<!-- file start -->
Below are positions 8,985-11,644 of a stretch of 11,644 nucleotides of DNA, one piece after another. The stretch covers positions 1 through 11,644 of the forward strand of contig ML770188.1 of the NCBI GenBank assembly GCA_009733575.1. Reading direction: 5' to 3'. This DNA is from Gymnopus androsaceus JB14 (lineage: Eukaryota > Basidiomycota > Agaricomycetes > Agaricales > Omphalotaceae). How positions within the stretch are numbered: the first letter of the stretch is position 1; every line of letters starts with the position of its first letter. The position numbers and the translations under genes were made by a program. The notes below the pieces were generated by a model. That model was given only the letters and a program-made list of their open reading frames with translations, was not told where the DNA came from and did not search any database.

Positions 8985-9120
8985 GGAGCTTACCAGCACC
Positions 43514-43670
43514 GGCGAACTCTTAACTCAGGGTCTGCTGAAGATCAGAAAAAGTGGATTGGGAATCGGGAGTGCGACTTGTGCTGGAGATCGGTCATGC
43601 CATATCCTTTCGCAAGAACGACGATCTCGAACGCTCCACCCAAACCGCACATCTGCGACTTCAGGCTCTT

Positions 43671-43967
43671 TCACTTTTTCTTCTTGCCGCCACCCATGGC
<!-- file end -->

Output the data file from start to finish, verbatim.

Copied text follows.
Below are positions 8,985-11,644 of a stretch of 11,644 nucleotides of DNA, one piece after another. The stretch covers positions 1 through 11,644 of the forward strand of contig ML770188.1 of the NCBI GenBank assembly GCA_009733575.1. Reading direction: 5' to 3'. This DNA is from Gymnopus androsaceus JB14 (lineage: Eukaryota > Basidiomycota > Agaricomycetes > Agaricales > Omphalotaceae). How positions within the stretch are numbered: the first letter of the stretch is position 1; every line of letters starts with the position of its first letter. The position numbers and the translations under genes were made by a program. The notes below the pieces were generated by a model. That model was given only the letters and a program-made list of their open reading frames with translations, was not told where the DNA came from and did not search any database.

Positions 8985-9120
8985 GGAGCTTACCAGCACC
Positions 43514-43670
43514 GGCGAACTCTTAACTCAGGGTCTGCTGAAGATCAGAAAAAGTGGATTGGGAATCGGGAGTGCGACTTGTGCTGGAGATCGGTCATGC
43601 CATATCCTTTCGCAAGAACGACGATCTCGAACGCTCCACCCAAACCGCACATCTGCGACTTCAGGCTCTT

Positions 43671-43967
43671 TCACTTTTTCTTCTTGCCGCCACCCATGGC